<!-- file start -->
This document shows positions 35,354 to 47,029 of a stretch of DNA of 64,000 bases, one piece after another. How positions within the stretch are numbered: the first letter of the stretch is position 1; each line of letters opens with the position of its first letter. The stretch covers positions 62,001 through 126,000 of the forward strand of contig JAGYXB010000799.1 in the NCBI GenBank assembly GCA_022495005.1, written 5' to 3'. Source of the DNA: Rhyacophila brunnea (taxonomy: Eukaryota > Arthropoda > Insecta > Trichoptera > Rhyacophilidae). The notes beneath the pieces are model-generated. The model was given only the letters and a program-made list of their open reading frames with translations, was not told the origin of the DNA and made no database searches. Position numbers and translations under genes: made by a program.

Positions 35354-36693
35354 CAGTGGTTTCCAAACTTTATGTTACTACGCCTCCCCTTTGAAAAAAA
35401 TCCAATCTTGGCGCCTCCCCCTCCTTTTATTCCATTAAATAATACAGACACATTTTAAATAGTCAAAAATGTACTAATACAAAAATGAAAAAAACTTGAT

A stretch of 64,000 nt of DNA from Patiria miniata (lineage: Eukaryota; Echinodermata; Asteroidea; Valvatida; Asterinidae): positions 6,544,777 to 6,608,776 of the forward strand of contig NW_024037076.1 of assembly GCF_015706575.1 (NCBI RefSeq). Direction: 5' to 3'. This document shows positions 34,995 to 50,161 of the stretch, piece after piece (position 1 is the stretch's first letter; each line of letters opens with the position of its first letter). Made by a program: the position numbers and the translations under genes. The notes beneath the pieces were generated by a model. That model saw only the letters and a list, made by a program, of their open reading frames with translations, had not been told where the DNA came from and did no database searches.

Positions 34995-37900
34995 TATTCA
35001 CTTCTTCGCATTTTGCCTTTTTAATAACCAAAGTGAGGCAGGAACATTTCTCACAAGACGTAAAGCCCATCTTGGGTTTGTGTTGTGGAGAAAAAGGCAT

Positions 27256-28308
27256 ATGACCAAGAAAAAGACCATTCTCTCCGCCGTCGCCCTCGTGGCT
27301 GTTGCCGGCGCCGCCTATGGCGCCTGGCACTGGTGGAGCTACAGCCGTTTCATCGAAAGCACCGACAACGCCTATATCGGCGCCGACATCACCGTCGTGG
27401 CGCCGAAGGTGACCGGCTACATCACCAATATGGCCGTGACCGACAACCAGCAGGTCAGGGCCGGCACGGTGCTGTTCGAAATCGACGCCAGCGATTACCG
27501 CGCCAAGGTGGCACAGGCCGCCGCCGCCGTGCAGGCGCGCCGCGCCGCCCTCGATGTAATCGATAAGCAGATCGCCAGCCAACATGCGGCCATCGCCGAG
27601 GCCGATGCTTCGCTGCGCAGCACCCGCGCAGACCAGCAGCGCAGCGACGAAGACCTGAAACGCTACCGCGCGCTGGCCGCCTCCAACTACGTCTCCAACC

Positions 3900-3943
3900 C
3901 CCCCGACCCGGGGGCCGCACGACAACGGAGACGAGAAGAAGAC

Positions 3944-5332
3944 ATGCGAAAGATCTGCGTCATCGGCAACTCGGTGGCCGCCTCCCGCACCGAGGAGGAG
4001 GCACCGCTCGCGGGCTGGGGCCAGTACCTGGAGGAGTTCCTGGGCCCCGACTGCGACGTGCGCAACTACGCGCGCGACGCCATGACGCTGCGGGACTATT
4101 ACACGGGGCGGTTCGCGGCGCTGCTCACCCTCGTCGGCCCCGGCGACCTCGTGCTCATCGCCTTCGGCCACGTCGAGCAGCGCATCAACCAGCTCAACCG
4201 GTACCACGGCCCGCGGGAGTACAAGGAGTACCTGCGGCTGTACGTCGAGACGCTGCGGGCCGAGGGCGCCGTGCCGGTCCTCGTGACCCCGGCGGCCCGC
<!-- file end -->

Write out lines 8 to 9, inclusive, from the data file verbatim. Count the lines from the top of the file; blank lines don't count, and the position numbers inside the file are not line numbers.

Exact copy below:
35001 CTTCTTCGCATTTTGCCTTTTTAATAACCAAAGTGAGGCAGGAACATTTCTCACAAGACGTAAAGCCCATCTTGGGTTTGTGTTGTGGAGAAAAAGGCAT

Positions 27256-28308